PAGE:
OpenAI’s latest release of its ongoing artificial intelligence project, ChatGPT, can do some astonishing things, and the query-driven system is causing jaws to both drop, and flap, depending on how the output of the the super-smart super-bot is impacting any particular human’s day-to-day world.

Right now, educators are having some of the strongest reactions to the system, and it’s thanks to ChatGPT’s ability to construct term papers and essays in moments that may be extremely hard for any teacher to detect. But, as is often the case with fast-advancing technology, someone else has followed quickly behind with a workaround that will help root out this new level of machine-executed digital plagiarism.

What is ChatGPT?

In case you’ve missed it, ChatGPT is part of a new generation of AI systems that can converse and generate readable text on demand based on what they’ve learned from a vast database of digital books, online writings and other media, per The Associated Press.

Unlike a search engine response to a question, which simply points you to the answer where it already lives on the internet, ChatGPT generates its own original answers based on all the information it has already ingested and assessed. Thus, while Google isn’t going to help you write a sonnet in the style of, say, Hunter S. Thompson, ChatGPT will easily churn that out for you and in just a matter of moments.

What’s driving all the hubbub now is that while ChatGPT is just the latest iteration of a series of AI system releases from the Microsoft-controlled startup OpenAI, it’s the first one that’s been publicly available, and for free to boot.

Author unknown?

A growing number of schools are banning use of ChatGPT on their own networks thanks to fears that the system is just too good and teachers will not be able to detect an AI-authored assignment from one written by a student. While reviewers have noted ChatGPT output is rife with errors across subject areas, it can perform at a very high level when it comes to churning out commentary.

On Wednesday, Forbes shared a list of schools that have taken action in hopes of stifling nefarious use of ChatGPT for schoolwork:

  • A representative for Seattle Public Schools told Geekwire the district banned ChatGPT from all school devices, citing the district “does not allow cheating and requires original thought and work from students.”
  • The Los Angeles Unified School District was one of the first districts to block the site on Dec. 12 — a spokesperson told The Washington Post the ban was put in place to “protect academic honesty.”
  • New York City Public Schools (the largest school district in the country) banned ChatGPT in early January, due to concerns over cheating and that the tool doesn’t help “build critical-thinking and problem-solving skills,” Jenna Lyle, the deputy press secretary of the New York City Department of Education, said in a statement.
  • Local Washington, D.C., news station WTOP reported Fairfax County Public Schools in Virginia banned ChatGPT on all county-issued devices in January.
  • According to Fox Business, public schools in Alabama’s Montgomery County have blocked access to the site as well, and officials are mapping out “guidance for teachers and staff as it relates to readiness in their classrooms.”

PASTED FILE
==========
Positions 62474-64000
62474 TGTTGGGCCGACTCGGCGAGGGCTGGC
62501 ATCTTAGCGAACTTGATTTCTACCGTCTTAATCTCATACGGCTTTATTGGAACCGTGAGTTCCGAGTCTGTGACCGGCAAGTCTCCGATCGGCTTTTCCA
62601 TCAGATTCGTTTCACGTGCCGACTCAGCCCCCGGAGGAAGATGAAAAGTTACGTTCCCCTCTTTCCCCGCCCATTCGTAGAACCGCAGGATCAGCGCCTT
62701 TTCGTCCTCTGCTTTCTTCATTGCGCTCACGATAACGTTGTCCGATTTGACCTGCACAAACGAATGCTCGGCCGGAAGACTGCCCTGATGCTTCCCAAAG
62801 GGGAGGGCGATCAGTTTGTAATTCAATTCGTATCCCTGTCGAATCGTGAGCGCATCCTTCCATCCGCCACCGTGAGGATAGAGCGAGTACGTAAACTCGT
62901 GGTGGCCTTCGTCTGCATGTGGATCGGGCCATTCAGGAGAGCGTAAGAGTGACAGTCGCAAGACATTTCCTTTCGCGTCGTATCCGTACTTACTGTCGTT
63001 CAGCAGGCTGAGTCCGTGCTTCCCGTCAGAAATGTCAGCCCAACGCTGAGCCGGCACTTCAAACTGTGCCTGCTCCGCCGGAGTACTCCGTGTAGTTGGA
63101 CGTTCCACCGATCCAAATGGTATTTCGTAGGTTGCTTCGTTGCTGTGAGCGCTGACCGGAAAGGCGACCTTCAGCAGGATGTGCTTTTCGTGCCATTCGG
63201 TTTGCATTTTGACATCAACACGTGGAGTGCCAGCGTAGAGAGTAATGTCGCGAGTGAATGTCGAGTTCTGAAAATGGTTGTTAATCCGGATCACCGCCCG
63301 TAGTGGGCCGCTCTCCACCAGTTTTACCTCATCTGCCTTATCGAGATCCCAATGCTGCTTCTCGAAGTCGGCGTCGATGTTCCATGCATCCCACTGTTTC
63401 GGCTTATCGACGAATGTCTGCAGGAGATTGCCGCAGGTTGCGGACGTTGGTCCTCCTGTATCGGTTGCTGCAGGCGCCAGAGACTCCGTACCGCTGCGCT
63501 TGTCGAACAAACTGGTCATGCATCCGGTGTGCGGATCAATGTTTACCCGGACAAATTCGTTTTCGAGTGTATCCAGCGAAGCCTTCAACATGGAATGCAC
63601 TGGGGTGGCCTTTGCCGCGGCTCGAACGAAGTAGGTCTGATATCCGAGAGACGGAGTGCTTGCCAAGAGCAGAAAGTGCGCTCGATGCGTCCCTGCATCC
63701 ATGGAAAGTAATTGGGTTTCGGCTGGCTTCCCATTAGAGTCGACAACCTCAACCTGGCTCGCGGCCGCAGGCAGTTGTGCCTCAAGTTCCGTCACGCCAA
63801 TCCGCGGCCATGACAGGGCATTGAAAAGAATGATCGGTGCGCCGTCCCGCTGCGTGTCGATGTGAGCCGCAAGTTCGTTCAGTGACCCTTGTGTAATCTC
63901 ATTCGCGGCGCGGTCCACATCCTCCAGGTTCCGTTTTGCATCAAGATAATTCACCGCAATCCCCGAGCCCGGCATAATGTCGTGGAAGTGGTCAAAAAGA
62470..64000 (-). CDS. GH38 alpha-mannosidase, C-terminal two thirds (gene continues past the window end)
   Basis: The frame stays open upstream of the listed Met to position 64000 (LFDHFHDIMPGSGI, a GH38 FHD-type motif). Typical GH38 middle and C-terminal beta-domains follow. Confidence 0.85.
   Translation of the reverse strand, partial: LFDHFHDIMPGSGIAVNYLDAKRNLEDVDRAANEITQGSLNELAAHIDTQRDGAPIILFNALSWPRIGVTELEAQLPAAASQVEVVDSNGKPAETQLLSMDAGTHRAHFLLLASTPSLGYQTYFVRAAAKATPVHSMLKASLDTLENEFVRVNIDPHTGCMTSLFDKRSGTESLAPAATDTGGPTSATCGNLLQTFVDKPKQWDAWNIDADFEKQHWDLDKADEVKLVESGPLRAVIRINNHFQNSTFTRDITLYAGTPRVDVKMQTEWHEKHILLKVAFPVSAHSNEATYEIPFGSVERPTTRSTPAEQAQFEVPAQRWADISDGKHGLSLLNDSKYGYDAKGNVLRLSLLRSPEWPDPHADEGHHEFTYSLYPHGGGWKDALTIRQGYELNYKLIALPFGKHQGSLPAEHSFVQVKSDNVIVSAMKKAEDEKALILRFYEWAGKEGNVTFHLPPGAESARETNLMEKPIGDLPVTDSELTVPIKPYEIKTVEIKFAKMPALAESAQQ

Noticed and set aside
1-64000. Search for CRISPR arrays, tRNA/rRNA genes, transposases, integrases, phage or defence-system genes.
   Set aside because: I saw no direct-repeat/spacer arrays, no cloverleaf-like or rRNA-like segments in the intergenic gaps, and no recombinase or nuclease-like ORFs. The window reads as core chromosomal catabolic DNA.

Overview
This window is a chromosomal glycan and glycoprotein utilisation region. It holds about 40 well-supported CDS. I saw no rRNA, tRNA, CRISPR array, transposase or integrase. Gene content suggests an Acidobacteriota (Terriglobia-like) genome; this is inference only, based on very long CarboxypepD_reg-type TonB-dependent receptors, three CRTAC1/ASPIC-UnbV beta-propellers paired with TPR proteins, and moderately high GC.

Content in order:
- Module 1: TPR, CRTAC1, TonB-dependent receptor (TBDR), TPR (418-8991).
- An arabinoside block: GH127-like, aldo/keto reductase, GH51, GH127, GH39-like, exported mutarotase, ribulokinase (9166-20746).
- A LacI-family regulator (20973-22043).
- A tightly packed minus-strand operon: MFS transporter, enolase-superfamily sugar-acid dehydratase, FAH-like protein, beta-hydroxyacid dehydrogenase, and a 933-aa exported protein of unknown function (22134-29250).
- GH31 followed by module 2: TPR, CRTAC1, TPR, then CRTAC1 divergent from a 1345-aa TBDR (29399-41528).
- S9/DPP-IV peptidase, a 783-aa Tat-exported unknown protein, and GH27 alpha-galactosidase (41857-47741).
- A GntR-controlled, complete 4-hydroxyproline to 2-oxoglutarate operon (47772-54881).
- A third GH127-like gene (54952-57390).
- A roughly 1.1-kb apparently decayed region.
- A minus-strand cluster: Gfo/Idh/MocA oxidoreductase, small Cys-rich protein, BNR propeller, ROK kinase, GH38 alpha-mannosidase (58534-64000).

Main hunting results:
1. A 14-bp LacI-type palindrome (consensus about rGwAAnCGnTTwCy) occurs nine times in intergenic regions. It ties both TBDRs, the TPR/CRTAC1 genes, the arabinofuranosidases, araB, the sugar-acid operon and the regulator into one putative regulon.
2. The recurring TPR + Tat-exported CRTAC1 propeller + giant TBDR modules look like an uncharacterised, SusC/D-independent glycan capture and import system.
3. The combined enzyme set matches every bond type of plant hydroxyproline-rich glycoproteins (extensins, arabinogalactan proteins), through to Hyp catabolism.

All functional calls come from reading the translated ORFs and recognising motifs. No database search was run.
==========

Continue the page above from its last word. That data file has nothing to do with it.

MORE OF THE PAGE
Turnabout is fair play

Princeton University senior Edward Tian had been studying earlier versions of OpenAI’s artificial intelligence system for a couple years before ChatGPT became public. He told NPR the system represented a turning point for what technology is capable of, and it’s one that is both astounding and ominous.

“I think we’re absolutely at an inflection point,” Tian said. “This technology is incredible. I do believe it’s the future. But, at the same time, it’s like we’re opening Pandora’s box. And we need safeguards to adopt it responsibly.”

Tian said he was plagued by misgivings about how ChatGPT could be misused, and over a recent holiday break at home with his family in Toronto, he came up with an idea for a helpful tool.

Tian already had the know-how, and even the software on his laptop, to create such a program, per NPR. Ironically, this software, called GitHub Co-Pilot, is powered by GPT-3, the precursor to ChatGPT. With its assistance, Tian was able to create a new app within three days.

On Jan. 2, Tian released his app, GPTZero. It basically uses ChatGPT against itself, checking whether “there’s zero involvement or a lot of involvement” of the AI system in creating a given text.

A website for GPTZero puts it this way: “Humans deserve to know the truth.”

While Tian said he had humble expectations about a response, the app has generated an explosion of interest, and downloads.

‘Open the pod bay doors, HAL’

The launch of ChatGPT has spawned countless internet rumors and conspiracies including predictions that the system puts humanity on the cusp of a “singularity” event, where a computer program transcends human intelligence, leading to all manner of unpredictable mayhem and madness.

But OpenAI CEO Sam Altman has discounted these fears on numerous occasions, pointing to both the opportunities ChatGPT’s advancements represent as well as warning against overblowing, or over-interpreting, what it all means.

“ChatGPT is incredibly limited, but good enough at some things to create a misleading impression of greatness,” Altman wrote in a December tweet. “It’s a mistake to be relying on it for anything of import right now. It’s a preview of progress; we have lots of work to do on robustness and truthfulness.”

OpenAI is also reportedly working on its own version of a detection tool that can be applied to output from ChatGPT. The work brings to mind the famous test devised in 1950 by Alan Turing for determining whether a machine has matched or surpassed the intelligence of humans: whether it can fool an interrogator into thinking they are communicating with another person.